Thursday, April 03, 2014

FB on FB?

One of the projects that I've been working on for the past couple of years has been related to George H. Kerr's writings about Taiwan in the aftermath of the February 28, 1947 Incident (aka 228). If you don't know Kerr, he wrote a book entitled Formosa Betrayed that was published, for a variety of reasons, almost 20 years after the events of 228. I've dug up some information about why that was the case, but I've also been curious about the effects of his earlier activities related to 228--activities like the articles he wrote that were published in Far Eastern Survey in the late 1940s (including an article entitled "Formosa: The March Massacres"), the letters to the editor he wrote to local and national newspapers, the speeches about Taiwan that he gave to various organizations, etc. Besides the Far Eastern Survey articles, in the pre-Internet era those kinds of rhetorical activities (particularly the speeches) seem to have been quite ephemeral, if not in substance at least in effect. (In fact, the publisher of the Far Eastern Survey, the Institute of Pacific Relations, had its reputation smeared during the McCarthy era for an alleged pro-Communist slant.) The only ways I have found out anything about these activities have been through archival searches and reading through his letters. 

So in the past couple of weeks, ever since the student-led occupation of Taiwan's Legislative Yuan began--and especially after the events of March 24--I've had in the back of my mind this question about what the 228 Incident would have been like if George Kerr had had access to social media. In a sense the question is problematic because if Kerr had had access to social media, it's quite probable that the Taiwanese (or the "Formosans," as he liked to call them) would also have had access, and they wouldn't necessarily have needed him to speak for them to the American people. One of things we've seen (those of us who have been watching from abroad, that is) from this Sunflower Movement is that the students and their allies have made extensive use of the Internet and social media to try to make their ideas known to a wider audience. Just yesterday students were answering questions on Reddit in English, for instance. In the early days of the occupation of the Legislative Yuan (LY), a young woman was broadcasting nonstop in English for hours on end on an online video feed. CNN's iReport has also seen its share of video news about the occupation of the LY. Facebook and Twitter have also been used to spread information about the protests. Much of this online material has been produced by the Taiwanese themselves.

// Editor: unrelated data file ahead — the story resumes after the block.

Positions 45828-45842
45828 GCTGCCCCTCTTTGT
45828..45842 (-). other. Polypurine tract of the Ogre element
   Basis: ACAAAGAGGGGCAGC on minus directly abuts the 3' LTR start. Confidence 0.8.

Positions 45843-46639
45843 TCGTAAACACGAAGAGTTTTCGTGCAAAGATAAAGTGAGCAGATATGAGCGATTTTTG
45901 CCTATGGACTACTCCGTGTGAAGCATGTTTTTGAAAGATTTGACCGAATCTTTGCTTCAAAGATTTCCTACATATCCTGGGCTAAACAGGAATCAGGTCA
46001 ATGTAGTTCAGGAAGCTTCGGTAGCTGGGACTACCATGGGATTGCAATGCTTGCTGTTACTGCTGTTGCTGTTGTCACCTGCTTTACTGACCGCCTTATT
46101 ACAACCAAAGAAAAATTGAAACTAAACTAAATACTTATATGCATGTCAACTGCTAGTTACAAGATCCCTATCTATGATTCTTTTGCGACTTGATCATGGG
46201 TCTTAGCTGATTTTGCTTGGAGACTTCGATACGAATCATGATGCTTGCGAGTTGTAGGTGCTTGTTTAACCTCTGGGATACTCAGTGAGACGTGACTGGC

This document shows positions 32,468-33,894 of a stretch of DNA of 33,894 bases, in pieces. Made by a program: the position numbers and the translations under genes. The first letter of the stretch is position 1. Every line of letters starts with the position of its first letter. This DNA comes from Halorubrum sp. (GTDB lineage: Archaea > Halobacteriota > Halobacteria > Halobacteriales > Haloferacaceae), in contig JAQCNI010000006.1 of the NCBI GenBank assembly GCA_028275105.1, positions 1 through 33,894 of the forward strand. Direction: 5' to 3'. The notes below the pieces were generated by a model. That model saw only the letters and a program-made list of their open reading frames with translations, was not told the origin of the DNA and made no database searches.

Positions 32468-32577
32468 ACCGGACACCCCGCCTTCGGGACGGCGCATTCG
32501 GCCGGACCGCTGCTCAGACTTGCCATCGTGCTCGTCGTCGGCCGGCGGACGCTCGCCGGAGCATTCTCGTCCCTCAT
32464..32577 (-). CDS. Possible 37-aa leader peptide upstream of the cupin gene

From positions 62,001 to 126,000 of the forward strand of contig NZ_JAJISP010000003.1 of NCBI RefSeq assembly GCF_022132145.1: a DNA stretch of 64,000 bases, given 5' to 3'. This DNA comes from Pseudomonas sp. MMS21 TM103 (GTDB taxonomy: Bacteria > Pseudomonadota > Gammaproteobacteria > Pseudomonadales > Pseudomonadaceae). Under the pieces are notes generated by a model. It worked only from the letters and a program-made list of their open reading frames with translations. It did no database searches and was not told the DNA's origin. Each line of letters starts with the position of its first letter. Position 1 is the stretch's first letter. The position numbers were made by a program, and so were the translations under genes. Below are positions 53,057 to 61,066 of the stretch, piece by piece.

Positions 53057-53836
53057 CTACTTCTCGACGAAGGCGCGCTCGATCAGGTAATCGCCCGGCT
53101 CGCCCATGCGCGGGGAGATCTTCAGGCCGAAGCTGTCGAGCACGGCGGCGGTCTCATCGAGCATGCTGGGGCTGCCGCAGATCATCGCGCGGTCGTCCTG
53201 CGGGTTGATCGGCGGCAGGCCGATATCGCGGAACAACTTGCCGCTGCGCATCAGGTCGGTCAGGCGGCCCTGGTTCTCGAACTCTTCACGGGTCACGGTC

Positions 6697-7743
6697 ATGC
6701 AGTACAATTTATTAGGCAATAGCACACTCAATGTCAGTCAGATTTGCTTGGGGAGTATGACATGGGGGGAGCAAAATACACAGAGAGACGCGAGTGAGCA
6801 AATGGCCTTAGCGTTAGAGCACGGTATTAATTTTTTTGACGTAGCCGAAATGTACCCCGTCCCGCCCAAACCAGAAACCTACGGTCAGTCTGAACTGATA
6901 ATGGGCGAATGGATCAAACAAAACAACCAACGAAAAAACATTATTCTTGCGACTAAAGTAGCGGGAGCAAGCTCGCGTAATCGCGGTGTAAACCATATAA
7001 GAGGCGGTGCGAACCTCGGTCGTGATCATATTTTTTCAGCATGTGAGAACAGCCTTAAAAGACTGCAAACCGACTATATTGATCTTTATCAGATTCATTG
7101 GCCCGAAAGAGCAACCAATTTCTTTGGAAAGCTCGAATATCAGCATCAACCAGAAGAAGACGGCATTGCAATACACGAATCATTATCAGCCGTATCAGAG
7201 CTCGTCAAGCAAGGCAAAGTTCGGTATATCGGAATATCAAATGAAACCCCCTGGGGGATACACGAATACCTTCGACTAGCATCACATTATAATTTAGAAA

But, as Eric Mader Lin wrote recently in the Daily Kos, this story hasn't had much traction with the mainstream US media, and this fact has made me wonder if livestreaming 228 or Formosa Betrayed-esque updates on Facebook would've had much different results than what originally happened without the Internet. Perhaps it would have prevented many of the deaths, which itself would have been no small feat. But in my less optimistic moments, like right now, I feel that perhaps Taiwan is just fated to live--or exist--in the shadow of China (whether that China is the PRC or the once-and-future kingdom of the Chiang dynasty).

I see that The Diplomat also has an editorial on this; while it notes that the Sunflower Movement and its allies managed to organize protests in 21 countries, it concludes on a less optimistic note:
Despite their efforts, foreign media outlets have been slow to pick up the story. Headlines from the New York Times and BBC’s Asia coverage focused instead on the recent anti-PX plant protests in Guangdong. Continuing coverage of the search for Malaysia Airlines Flight 370 and the situation in Crimea has seemingly prevented media attention from focusing on the Sunflower Movement in Taiwan.
I'd add, even less optimistically, that even topics like Kate Winslet's wrinkles and the final episode of How I Met Your Mother have had better success with US audiences than the Sunflower Movement.